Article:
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Checking in with Armenia Bible College

The Armenia Bible College program is celebrating the completion of its first year this October! Here are the stories of some of its inaugural students and the impact they are already making in Armenia.

We spoke with Shahan Teberian, our representative working with the churches in Armenia as they administer the program, about how some of the students are progressing and the enormous sacrifices they are making to equip themselves through Armenia Bible College.

Shahan, who are some of the students enrolled in the Armenia Bible College program? Where are they from? What are their roles in the church?

Arpine and Armenuhi, both wonderful women of God, are from Stepanavan in northern Armenia near the Georgian border. They are both worship leaders and home group leaders in their church.

Hayk is from Massis. He is the regional pastor for the area.

Vahan and Grigor are from Tashir, also in northern Armenia near Georgia. Vahan is the senior pastor at his church and Grigor is the assistant pastor and treasurer for the same church.

How did they hear about the university?

All five heard about Armenia Bible College through their church leadership.

Why are they studying?

Arpine and Armenuhi are studying in order to gain a more in-depth knowledge of God. They are teaching and leading others and want to do so faithfully so that they can be right before God. They cannot teach without first learning.

For Hayk this is a second chance. During the last unaccredited college program that ended in 2010, Hayk could not participate. But he feels a strong calling to be a teacher of pastors and leaders. This program has allowed him to increase his own understanding of God and to answer his calling. He has already seen ministry doors open to him as he is being faithful.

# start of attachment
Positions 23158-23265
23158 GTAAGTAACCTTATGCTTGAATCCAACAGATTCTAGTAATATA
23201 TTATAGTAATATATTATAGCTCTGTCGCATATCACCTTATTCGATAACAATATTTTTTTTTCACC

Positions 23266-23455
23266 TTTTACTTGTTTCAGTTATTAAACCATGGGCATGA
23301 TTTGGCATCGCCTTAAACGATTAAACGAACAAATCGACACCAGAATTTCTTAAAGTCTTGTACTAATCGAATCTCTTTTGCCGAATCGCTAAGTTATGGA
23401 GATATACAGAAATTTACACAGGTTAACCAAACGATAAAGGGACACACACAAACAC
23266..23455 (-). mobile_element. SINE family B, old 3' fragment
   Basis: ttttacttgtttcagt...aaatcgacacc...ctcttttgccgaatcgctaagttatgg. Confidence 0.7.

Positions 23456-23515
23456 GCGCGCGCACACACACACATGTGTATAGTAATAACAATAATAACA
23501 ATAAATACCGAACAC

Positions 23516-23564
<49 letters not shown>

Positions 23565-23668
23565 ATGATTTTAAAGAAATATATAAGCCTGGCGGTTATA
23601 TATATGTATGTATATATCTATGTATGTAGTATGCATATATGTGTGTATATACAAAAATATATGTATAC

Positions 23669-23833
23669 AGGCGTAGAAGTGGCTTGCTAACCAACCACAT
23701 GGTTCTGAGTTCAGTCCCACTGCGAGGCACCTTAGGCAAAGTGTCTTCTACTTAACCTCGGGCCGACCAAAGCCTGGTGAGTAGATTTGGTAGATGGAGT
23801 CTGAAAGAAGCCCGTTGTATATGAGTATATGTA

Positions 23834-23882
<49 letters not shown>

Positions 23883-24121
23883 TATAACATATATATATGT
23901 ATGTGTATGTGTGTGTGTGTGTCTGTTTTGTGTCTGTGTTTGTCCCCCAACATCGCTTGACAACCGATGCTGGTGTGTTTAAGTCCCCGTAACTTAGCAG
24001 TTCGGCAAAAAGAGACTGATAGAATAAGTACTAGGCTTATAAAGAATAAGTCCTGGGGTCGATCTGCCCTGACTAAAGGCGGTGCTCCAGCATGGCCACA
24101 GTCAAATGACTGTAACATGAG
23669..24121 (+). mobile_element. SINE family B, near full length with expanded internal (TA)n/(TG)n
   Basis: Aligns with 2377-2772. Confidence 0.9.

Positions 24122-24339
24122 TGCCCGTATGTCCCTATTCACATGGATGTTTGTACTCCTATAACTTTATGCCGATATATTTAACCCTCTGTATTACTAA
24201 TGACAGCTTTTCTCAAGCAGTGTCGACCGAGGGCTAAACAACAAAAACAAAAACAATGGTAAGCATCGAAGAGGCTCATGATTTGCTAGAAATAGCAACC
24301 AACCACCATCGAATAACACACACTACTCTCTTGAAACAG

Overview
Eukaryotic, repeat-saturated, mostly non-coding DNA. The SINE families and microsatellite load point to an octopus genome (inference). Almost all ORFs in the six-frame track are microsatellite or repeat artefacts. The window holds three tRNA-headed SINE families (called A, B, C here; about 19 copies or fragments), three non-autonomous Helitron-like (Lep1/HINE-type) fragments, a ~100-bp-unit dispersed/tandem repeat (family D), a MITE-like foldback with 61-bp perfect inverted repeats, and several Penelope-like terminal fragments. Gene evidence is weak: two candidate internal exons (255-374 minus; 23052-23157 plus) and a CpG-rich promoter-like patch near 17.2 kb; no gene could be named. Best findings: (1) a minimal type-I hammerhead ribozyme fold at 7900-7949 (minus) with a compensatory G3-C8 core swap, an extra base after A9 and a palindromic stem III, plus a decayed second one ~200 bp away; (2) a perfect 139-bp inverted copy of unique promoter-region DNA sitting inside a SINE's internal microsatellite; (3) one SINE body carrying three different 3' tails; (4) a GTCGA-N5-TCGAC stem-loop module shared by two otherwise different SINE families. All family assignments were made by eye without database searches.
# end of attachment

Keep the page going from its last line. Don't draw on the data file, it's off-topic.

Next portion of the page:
Both Vahan and Grigor want to deepen the wells of their knowledge and to walk more closely with God.

What do the students think about the studies so far?

They feel very good about their studies. They find the materials useful and they all are growing in their walks with God. God’s Word is becoming clearer and is being opened to them. The Lord is becoming real in a way they never imagined possible.

What sacrifices are they making to study?

For all five of these students, going back to school is an enormous sacrifice. All of them work during the week and then attend our classes that are held on Friday evenings from 6:00 p.m. to 9:00 p.m. The students are also in class on Saturdays from 10:00 a.m. to 5:00 p.m. They minister in the church on Sundays. They essentially give up any days off while classes are in session.

They also have to fit in their home studies and assignment completion during the rest of the week. This takes away from family time and downtime.

Students also have the significant financial burden of attending classes, both for travel and for fees.

Because of where they live, Arpine, Armenuhi, Vahan, and Grigor must travel 400 km (nearly 250 miles) round trip every week over mountain roads and in snow during the winter. They also have to stay in Yerevan overnight for classes and are away from their families.


Is there anything they want to share from their hearts with the people at Global or in the US about the college?